Dexamethasone inhibits IL-9 production by human T cells
BACKGROUND: Interleukin 9 (IL-9) is produced by activated CD4+ T cells. Its effects include stimulation of mucus production, enhanced mast cell proliferation, enhanced eosinophil function, and IgE production. These effects are consistent with a role in allergic diseases. Glucocorticoids have potent anti-inflammatory effects, including suppression of cytokine synthesis, and are widely used in the treatment of allergic conditions. METHODS: We examined the effect of the glucocorticoid dexamethasone (Dex) on IL-9 mRNA expression and protein secretion with real-time RT-PCR and ELISA. Peripheral blood mononuclear cells (PBMC) were prepared from human volunteers and activated with OKT3. CD4+ T cells were purified from PBMC and activated with OKT3 plus PMA. RESULTS: IL-9 mRNA abundance and protein secretion were both markedly reduced following treatment of activated PBMC with Dex. mRNA levels were reduced to 0.7% of control values and protein secretion was reduced to 2.8% of controls. In CD4+ T cells, Dex reduced protein secretion to a similar extent. The IC50 value of Dex on mRNA expression was 4 nM. CONCLUSION: These results indicate that IL-9 production is very markedly inhibited by Dex. The findings raise the possibility that the beneficial effects of glucocorticoids in the treatment of allergic diseases are in part mediated by inhibition of IL-9 production.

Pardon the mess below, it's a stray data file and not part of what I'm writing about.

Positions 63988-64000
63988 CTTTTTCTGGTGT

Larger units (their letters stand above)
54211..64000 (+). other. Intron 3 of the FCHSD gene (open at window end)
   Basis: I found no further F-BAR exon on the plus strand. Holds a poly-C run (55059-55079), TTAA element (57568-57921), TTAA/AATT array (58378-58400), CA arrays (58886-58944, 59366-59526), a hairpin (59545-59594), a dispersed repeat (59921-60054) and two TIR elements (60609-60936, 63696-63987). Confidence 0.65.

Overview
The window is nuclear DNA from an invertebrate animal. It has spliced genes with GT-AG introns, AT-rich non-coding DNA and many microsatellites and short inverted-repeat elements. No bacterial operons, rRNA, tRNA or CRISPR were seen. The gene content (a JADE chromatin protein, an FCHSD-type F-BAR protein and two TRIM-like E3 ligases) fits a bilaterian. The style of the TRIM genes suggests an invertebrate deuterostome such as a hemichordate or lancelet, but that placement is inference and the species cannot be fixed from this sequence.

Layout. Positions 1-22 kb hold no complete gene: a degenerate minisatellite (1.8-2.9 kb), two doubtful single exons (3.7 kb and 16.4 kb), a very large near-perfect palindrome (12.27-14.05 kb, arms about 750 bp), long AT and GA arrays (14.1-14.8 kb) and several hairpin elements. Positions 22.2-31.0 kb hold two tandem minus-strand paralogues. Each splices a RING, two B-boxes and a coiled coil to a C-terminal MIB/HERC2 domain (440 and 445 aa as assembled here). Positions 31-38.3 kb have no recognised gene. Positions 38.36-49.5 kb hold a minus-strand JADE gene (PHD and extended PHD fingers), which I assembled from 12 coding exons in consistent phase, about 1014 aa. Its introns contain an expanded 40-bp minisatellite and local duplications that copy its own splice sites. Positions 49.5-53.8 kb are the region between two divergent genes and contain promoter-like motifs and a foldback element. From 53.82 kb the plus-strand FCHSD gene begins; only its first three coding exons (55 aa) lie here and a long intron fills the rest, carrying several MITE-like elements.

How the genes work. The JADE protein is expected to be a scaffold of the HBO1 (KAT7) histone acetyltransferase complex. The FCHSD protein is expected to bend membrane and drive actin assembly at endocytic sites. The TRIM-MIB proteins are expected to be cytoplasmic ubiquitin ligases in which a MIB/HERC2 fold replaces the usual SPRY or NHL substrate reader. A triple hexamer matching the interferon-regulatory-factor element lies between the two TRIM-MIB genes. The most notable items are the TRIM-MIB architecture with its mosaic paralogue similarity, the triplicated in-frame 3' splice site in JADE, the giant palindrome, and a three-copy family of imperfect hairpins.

|Authors||Holz, L. E.;Jakobsen, K. P.;Van Snick, J.;Cormont, F.;Sewell, W. A. :|
|Publisher Name||J Inflamm (Lond)|
|URL link to publisher's version||http://www.ncbi.nlm.nih.gov/entrez/query.fcgi?cmd=Retrieve&db=PubMed&dopt=Citation&list_uids=15840176|